By Olaseni Durojaiye
The Nigerian Railways Corporation (NRC) resumed transportation of cattle and rams from the Northern part of the country to south saturday, 30 years after it discontinued haulage of livestock across the two regions.
The last time cattle was moved from the North to the South was in 1986. saturday, a 15-wagon train carrying cows and rams arrived the Iju Train Station, Lagos at exactly 3 30 pm.
The train, which left Gusau, Zamfara State at about 4.00am Friday arrived Lagos at exactly 3.30pm Saturday, after stops in Minna, Niger State; Ibadan, Oyo State and Ifo, Ogun State. The journey lasted approximately 36 hours as against the usual three days that it takes to transport the cattle by road.
The initiative, which is planned as a weekly shuttle was as a result of the partnership between NRC, Connect Rail Service, Zamfara State Association of Miyetti Allah Cattle Rearers Association. It was funded by the Nigerian Incentive-based Risk Sharing for Agricultural Lending (NIRSAL), an arm of the Central Bank of Nigeria (CBN).
NIRSAL had two days ago in Gusau, Zamfara flagged off the commencement of its National Farm to Market Scheme which aims to provide low cost transport link between agricultural producers and consumers across the country with an initial focus on livestock movement from north to south by rail.
The departure was witnessed by the Deputy Governor of Zamfara, officials of Federal Ministry of Agriculture and Central Bank as well as representatives of international development partners and international finance institutions. The arrival of the train in Lagos was witnessed by representatives of partners involved in the initiative including Managing Director of Connect Rail Service Edeme Kelikume, representatives of banks, other private sector players, livestock traders, officials of NRC led by its Director of Operations, Niyi Alli, representatives of NIRSAL and the leadership of the Oko Oba Cattle Traders Association.
Reacting to the development, the Managing Director, NIRSAL, Aliyu Abdulhameed, described it as a pleasant surprise and a good omen for the innovative project of moving cattle from the north to the south by rail.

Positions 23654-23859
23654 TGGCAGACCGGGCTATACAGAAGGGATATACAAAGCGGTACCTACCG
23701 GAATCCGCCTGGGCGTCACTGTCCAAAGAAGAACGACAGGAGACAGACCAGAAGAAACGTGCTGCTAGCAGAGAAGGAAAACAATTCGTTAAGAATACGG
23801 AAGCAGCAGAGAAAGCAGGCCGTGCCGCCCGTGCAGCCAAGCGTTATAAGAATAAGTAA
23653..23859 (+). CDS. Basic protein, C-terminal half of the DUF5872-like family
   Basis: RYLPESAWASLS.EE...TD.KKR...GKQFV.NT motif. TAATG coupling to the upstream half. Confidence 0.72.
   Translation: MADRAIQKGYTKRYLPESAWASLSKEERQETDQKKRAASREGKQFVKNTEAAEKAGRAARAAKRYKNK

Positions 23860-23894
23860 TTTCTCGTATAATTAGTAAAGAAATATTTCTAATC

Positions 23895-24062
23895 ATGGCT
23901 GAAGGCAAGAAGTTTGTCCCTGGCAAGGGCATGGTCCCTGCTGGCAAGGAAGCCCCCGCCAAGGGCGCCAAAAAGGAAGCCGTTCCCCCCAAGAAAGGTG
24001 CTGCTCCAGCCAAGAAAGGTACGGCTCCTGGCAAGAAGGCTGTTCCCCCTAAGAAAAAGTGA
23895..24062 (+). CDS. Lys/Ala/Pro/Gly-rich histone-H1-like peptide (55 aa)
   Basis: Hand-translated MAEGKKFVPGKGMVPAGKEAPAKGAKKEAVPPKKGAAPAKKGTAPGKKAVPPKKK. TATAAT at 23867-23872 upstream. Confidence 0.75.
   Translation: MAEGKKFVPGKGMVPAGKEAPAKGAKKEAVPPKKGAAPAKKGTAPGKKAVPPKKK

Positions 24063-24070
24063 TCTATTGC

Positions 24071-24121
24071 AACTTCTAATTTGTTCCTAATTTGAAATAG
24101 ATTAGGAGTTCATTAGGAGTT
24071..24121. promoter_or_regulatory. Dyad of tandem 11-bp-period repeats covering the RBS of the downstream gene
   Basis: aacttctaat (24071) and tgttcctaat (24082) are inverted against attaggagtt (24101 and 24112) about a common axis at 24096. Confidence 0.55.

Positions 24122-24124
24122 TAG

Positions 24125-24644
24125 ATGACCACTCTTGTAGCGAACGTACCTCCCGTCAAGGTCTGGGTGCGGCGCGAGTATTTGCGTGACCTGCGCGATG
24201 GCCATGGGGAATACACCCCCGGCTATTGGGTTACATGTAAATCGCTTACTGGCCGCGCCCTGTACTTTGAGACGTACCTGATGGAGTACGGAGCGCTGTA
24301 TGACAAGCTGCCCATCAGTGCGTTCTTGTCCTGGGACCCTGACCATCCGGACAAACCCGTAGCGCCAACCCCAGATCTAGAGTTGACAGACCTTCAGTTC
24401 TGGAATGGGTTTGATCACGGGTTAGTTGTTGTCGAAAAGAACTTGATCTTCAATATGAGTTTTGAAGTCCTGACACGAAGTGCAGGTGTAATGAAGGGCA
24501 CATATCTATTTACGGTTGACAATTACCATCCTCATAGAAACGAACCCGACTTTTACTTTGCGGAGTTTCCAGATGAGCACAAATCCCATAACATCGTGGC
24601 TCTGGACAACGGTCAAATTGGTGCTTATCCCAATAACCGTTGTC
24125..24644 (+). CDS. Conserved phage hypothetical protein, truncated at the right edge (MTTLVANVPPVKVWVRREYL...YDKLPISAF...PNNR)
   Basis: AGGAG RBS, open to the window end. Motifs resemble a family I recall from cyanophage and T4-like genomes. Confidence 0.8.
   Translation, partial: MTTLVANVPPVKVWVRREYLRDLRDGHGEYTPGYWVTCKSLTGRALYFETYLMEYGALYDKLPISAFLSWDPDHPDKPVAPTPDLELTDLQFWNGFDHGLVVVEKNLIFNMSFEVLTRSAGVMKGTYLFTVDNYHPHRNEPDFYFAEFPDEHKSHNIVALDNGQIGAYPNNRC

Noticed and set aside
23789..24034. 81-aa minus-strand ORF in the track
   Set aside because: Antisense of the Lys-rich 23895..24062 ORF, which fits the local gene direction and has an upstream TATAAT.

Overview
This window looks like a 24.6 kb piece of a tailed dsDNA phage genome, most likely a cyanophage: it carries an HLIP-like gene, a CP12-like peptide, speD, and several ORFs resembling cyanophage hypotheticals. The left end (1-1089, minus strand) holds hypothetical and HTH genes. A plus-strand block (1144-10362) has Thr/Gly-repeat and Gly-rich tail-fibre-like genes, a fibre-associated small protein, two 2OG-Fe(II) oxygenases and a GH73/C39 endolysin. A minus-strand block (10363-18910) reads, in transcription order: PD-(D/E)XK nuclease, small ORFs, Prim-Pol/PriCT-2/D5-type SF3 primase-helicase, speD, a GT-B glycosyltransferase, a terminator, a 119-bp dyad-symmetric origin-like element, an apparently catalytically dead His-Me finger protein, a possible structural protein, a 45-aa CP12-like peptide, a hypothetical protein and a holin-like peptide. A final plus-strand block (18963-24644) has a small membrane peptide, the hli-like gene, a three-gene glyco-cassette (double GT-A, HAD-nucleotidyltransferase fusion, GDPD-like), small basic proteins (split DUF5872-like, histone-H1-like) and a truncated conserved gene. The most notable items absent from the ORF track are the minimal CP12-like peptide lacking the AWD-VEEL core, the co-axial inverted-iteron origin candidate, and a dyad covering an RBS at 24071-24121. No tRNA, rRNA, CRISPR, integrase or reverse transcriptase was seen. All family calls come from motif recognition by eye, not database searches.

“We are indeed happy to hear that the wagons have arrived ahead of schedule. We are very delighted that the historic train has arrived earlier than projected.”
Also speaking, Alli noted that the initiative was a welcome development, adding that the NRC has put in place every necessary logistics to facilitate a smooth, reliable and safe transportation of cattle, rams and other agriculture produce from the north to the south in record time. Alli, who noted that transporting cattle to the south through the rail service was cheaper compared to road, added that it also ensures that the cattle arrived the destination in good shape as against when they are transported by road and lose at least 20 per cent of their biomass.
“This is a welcome development and the Nigeria Railways Corporation is pleased to be a part of it.” Also speaking, Kelekume thanked all the stakeholders for believing in the initiative, adding that without the confidence reposed in the initiative the success that was recorded would not have been possible.
Under the scheme, NIRSAL, in line with its mandate to de-risk and incentivize investment into verified impactful projects across the agricultural value chain, will provide bank guarantees for the financing of critical requirements involved in the movement of the cattle including logistics and equipment. Connect Rail Services Ltd, a bulk freight and logistics service provider is the first technical partner on this aspect of the Farm to Market scheme.